Page last updated at 20:56 GMT, Friday, 11 December 2009

Visa rules 'blocked our reunion'

By Dil Neiyyar
BBC News

Waheed Akbar and his nine-year-old son Zain
Mr Akbar could not understand why the visa was refused

Pakistanis top a table of nationals turned down for visas to visit the UK.

Forty one per cent of applicants for family visitor visas from Pakistan were rejected in the last year, according to Home Office figures seen by the BBC.

Concerns about immigration, people staying beyond their visas and in some instances even disappearing are thought to be behind the tougher controls.

But critics say many genuine people are not being allowed to visit their relations for important occasions like weddings and funerals.

The Akbars in Luton are one such family. Waheed Akbar's younger brother Jamil, 48, was married last year and he was able to travel to the wedding in Pakistan.

But the rest of his family were unable to accompany him because of work commitments and school, so he invited his brother to Britain.

Waheed said: "He just wanted to see his nephew. He was very attached to him and his nieces. My family was very excited that he was coming."

'Surprised'

But the application for a family visit visa was turned down. Waheed was puzzled, annoyed and upset by the decision, because Jamil has visited the family in Britain in the past.

"He applied and was refused and I was surprised because he had been in this country and he returned within the time limit and there was no problem," he said.

Anyone applying for a family visitor visa has to prove they have sufficient funds and appropriate accommodation to ensure that they do not become a burden on the state.

"I undertook everything and [said] that I would be supporting him and pay his fare and accommodation," he said. He also had a supporting letter from his local MP.

They should review this whole process. Make it more fair and equitable
Waheed Akbar

As a Luton councillor and former mayor of the town he believed he would be seen as a respectable member of the community and, as a result, his brother's visa application would be a formality.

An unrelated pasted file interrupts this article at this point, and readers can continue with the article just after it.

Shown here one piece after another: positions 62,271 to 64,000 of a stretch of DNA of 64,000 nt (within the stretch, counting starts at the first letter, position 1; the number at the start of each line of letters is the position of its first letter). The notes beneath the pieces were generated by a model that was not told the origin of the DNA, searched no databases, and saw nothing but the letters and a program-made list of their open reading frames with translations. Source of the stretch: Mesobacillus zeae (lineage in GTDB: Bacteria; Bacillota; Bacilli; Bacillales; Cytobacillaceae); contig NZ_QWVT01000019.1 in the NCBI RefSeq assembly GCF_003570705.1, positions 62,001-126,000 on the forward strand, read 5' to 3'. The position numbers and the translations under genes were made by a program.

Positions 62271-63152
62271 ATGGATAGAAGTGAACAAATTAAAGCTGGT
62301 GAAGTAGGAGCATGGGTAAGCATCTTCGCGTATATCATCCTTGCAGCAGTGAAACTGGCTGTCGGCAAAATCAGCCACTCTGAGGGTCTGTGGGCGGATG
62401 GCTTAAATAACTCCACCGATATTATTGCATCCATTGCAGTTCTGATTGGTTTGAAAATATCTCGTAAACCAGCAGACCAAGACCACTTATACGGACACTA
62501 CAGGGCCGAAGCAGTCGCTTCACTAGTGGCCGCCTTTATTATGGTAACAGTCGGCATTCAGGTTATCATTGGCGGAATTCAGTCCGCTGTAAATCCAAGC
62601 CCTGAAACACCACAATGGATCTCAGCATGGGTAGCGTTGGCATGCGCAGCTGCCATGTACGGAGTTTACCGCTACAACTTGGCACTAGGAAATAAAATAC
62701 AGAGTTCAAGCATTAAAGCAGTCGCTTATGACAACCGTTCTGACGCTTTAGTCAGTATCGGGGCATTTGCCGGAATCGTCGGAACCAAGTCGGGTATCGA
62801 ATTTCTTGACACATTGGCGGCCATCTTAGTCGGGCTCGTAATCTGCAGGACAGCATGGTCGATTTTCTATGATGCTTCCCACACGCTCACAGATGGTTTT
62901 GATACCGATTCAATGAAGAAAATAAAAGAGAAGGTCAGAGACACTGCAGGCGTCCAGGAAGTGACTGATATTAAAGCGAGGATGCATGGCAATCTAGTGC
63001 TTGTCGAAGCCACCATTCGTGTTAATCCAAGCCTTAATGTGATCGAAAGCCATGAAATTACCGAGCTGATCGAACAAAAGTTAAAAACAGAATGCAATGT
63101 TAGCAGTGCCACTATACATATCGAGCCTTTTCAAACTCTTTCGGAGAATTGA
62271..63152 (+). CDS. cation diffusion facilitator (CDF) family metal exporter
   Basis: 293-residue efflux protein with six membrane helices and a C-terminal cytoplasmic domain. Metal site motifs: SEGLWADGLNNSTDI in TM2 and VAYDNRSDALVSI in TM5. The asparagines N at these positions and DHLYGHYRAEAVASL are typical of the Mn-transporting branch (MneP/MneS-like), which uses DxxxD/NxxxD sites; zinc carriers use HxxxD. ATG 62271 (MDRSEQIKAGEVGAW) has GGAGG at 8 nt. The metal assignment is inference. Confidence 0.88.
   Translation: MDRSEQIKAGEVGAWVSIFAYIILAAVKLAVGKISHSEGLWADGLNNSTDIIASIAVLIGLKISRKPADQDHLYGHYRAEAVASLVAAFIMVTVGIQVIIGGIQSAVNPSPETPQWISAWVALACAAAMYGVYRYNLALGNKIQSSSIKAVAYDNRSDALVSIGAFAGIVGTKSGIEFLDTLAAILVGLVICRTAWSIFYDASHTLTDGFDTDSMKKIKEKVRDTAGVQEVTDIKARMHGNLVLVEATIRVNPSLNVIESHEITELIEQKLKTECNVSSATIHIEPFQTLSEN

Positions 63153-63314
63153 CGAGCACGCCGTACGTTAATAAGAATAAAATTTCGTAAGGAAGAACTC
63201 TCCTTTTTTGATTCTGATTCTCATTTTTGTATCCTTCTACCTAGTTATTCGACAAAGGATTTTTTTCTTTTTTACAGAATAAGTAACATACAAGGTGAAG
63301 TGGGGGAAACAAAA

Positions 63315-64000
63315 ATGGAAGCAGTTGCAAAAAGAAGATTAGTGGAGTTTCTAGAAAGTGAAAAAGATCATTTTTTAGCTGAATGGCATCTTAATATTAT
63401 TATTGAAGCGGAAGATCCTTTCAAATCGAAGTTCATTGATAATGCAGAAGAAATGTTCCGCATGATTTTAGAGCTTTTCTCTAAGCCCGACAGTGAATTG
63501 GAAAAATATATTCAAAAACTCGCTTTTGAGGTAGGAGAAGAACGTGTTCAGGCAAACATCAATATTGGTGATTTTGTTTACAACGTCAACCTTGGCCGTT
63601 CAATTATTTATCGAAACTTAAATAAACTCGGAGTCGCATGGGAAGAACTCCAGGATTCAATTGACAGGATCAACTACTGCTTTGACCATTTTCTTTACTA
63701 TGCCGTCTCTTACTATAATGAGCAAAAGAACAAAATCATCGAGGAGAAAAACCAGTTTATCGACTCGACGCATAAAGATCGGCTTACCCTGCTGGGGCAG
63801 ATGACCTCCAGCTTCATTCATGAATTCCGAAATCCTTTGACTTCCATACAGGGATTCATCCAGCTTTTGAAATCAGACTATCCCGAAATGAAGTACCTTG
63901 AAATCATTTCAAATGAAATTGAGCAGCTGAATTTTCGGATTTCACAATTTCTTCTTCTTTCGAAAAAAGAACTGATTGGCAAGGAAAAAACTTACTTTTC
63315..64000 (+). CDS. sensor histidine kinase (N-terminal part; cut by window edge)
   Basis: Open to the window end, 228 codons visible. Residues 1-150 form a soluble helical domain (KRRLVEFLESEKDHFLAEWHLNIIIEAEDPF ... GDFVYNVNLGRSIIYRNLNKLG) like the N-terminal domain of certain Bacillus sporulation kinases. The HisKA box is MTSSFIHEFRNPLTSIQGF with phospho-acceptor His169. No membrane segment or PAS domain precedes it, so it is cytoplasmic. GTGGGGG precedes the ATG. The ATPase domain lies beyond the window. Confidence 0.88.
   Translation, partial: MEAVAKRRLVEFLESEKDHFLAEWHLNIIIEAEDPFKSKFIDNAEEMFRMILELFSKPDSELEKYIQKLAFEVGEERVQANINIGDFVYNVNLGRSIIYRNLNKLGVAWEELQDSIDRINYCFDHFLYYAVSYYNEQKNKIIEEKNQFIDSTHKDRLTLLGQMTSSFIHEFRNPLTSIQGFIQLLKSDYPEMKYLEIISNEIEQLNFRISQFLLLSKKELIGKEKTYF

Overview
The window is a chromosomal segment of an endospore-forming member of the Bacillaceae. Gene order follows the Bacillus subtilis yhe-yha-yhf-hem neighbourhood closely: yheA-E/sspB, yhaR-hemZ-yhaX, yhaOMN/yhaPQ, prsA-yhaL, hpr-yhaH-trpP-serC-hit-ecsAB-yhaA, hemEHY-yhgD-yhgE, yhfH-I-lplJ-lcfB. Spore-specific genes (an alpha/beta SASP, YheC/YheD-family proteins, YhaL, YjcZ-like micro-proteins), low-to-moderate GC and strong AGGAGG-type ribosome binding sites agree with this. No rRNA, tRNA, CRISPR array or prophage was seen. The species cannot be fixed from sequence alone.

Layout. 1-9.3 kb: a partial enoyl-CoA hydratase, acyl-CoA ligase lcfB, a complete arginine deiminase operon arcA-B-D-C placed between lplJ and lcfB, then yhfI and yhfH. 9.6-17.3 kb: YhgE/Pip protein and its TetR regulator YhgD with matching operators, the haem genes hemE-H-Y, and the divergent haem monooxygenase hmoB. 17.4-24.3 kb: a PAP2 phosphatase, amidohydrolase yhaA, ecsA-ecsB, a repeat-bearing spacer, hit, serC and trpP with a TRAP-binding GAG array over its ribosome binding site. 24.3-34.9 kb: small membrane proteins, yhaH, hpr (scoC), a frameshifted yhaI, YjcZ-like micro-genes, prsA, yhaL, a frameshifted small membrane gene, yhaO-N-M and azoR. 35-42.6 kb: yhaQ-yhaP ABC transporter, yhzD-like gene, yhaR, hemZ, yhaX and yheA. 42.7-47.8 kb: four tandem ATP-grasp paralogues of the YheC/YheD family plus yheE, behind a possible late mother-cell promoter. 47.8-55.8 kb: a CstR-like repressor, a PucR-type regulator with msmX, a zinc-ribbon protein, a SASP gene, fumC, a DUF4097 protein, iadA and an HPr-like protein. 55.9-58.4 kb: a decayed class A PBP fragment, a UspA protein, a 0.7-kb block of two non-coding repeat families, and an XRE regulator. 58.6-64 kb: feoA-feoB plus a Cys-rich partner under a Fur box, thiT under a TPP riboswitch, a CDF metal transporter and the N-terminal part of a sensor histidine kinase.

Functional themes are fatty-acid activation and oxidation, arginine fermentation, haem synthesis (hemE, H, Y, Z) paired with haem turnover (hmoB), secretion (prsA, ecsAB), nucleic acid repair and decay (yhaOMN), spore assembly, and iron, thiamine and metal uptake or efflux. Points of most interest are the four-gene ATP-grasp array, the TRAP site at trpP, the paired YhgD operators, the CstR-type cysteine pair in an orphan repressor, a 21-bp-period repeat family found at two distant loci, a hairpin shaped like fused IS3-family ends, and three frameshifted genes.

"I was surprised because he was here before and he returned within the time limit and also I had very good background and I was not doing anything dodgy," he said.

"I assured them that he would be staying only a couple of months and he would be returning and he would not be taking anything from the state."

Waheed believes if someone with his background is turned down for a family visitor visa, then officials may be setting the bar too high.

"They should review this whole process. Make it more fair and equitable. That is my view and everybody from the Pakistan community has the same view," he said.

'Discrimination' claim rejected

This story has a sad ending because Jamil died last year. Waheed and his family are upset that they were denied one last chance to see him.

"My whole family was shocked. More because my children could not see him anymore," he said.

The Akbars' experience and those of other like them has prompted some to accuse the Home Office of unfair treatment of Pakistanis.

The Home Office has rejected accusations of discrimination and said it refused applications only when they were unsatisfactory.

Applicants must show they will leave the country when they are supposed to and have sufficient funds for their stay, it added.



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